Integrated hot-swap SATA dock on top; decent airflow; accommodates long cards.
Only two front-panel USB ports; no behind-the-mobo cable routing; weird aesthetics.
We’ll admit it: When the Thermaltake V9 BlacX Edition mid-tower chassis showed up on our doorstep, we thought it was a joke. “Surely,” we said, “Thermaltake didn’t just slap one of its dual-bay BlacX hard drive docks onto a cheap mid-tower chassis and call it a day.” Well, Thermaltake did, and in a really confusing way. The V9 BlacX Edition is virtually identical to the plain ol’ V9, true, except the BlacX Edition has more features, better build quality, and a $60 dual-SATA dock slapped on the top. And it’s $30 cheaper than the plain ol’ V9. Er, what?
It’s not the most inspired design, but from this angle the Thermaltake V9 BlacX Edition looks pretty good.
The V9 BlacX Edition is a black mid-tower chassis, painted inside and out. Its front bezel and top panel are made of chunky black plastic with metal honeycomb-mesh fan coverings and drive-bay covers. Both side panels have honeycomb-style cutouts at two of their corners, and the left side panel also has a clear plastic window placed diagonally from top left to bottom right. The case, which measures 8.5 inches wide by 19.3 inches high by 18.9 inches deep, is on the small side for a mid-tower, and can accommodate ATX and microATX motherboards. It has five toolless 3.5-inch drive bays, three 2.5-inch drive bays (sorry, screws required), and four 5.25-inch bays—though the top one is basically inaccessible, as it contains the SATA wiring from the underside of the BlacX dock. The case has three fans—a 12cm blue LED front intake fan, 12cm rear exhaust fan, and 23cm top exhaust fan—which keep the components inside cool.
This honeycomb mesh appears twice on each side panel, and not always in sensible places.
The inside of the case is painted black, like the outside (a nice change from the V9). Six of the motherboard standoffs are extruded domes punched directly into the motherboard tray; the rest are the standard screw-in standoffs. The tray has a CPU backplate cutout, and some cable tie-downs near the front, but no cable-routing cutouts, which is a strange aesthetic choice in a case with a side window. The right-panel honeycomb mesh is also a weird choice, given that it’s right in front of the hard drive bay and thus exposes the rats-nest of cables behind it.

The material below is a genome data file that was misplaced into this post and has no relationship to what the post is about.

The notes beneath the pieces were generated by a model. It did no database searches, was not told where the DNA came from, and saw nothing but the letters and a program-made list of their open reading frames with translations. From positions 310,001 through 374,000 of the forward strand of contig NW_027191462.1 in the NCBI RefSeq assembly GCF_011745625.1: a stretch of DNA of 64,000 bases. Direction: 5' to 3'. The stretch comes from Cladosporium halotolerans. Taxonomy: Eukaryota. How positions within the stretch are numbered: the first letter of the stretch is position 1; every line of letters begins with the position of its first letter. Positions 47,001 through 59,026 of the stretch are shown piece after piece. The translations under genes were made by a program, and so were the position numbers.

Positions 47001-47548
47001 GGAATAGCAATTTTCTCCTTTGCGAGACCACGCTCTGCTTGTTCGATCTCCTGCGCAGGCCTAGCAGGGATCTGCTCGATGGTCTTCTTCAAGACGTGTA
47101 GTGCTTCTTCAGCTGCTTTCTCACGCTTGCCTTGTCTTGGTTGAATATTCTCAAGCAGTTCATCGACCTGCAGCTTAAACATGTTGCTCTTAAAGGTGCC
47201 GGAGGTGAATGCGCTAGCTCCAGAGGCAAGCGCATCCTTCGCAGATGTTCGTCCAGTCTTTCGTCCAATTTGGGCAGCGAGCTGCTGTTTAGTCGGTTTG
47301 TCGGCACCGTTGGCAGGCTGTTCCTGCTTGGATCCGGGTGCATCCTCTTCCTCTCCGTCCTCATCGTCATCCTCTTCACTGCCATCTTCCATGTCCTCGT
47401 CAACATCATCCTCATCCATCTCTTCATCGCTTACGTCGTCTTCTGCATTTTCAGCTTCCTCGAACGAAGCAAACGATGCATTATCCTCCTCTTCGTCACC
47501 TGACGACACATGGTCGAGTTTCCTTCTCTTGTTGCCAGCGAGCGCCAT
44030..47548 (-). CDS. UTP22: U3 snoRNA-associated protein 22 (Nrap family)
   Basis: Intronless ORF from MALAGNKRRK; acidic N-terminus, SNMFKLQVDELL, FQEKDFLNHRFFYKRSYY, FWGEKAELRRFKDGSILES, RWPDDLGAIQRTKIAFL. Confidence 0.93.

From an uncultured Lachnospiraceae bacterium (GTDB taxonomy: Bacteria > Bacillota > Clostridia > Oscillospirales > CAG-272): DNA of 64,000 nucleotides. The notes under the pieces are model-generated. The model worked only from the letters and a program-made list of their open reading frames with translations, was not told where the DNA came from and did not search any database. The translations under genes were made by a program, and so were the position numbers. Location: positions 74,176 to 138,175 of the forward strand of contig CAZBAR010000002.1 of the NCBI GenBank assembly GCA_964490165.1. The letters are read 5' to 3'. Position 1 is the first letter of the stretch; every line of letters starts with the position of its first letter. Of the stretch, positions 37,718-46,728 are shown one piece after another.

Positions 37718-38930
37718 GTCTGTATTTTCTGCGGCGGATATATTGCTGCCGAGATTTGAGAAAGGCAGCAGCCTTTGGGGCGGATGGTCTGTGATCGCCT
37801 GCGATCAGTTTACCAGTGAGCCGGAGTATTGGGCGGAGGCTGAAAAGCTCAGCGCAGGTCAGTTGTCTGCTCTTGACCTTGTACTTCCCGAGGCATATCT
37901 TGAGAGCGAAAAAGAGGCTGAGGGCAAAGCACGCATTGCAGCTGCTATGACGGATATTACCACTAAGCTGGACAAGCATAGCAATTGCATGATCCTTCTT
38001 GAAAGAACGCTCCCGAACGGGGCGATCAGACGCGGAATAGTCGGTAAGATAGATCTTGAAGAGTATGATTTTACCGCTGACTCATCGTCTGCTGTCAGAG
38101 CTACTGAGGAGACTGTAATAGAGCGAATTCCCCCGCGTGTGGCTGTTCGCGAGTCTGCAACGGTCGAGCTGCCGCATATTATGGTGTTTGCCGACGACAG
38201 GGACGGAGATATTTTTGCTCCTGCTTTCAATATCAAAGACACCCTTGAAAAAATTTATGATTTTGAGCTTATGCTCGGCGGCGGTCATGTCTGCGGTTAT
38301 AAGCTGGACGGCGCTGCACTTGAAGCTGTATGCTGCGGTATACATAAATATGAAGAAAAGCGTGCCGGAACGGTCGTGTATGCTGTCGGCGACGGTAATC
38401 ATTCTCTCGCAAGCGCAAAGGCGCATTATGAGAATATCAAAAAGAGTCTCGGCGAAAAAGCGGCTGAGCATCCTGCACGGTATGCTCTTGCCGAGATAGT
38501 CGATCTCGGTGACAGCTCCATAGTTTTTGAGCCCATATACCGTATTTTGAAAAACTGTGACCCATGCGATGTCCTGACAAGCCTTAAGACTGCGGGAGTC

Thermaltake did us the favor of tying down its USB 3.0 pass-through cable, unlike most case vendors.
The case has seven PCI-E expansion slots, which are secured by a weird plastic clamp system that makes expansion-card installation difficult and leaves them with a bit of wiggle room even when secured. Thankfully, the clamp system is removable and the expansion cards can be secured by screws if desired. The case can accommodate a CPU cooler up to 6.5 inches high, and a GPU up to 12.4 inches long—that’s enough to fit a Radeon HD 5970.
The V9 BlacX Edition’s front panel is at once both feature-packed and lacking. It’s feature-packed in that it has USB 3.0, USB 2.0, audio, and (of course) two hot-swap SATA docks. Because the BlacX SATA docks are integrated directly into the chassis, they use straight SATA instead of USB or finicky eSATA, so they’re much faster and more robust than an external dock. Whether because of the dock or for some other reason, though, the case has only one USB 3.0 and one USB 2.0 port at the front panel. That’s not enough.
Two hotswap SATA bays at the top of the case: good. Only two USB ports: bad.
We still have no idea why Thermaltake decided to smash a $60 docking station into a $140 case, make concrete improvements to the case, and then charge just $110 for it. We also don’t know why the company only put two front-panel USB ports on it, or gave us a side window but no behind-the-tray cable management. It’s not the best-constructed or prettiest case you can get for $110—unless you really need the top hotswap SATA docks.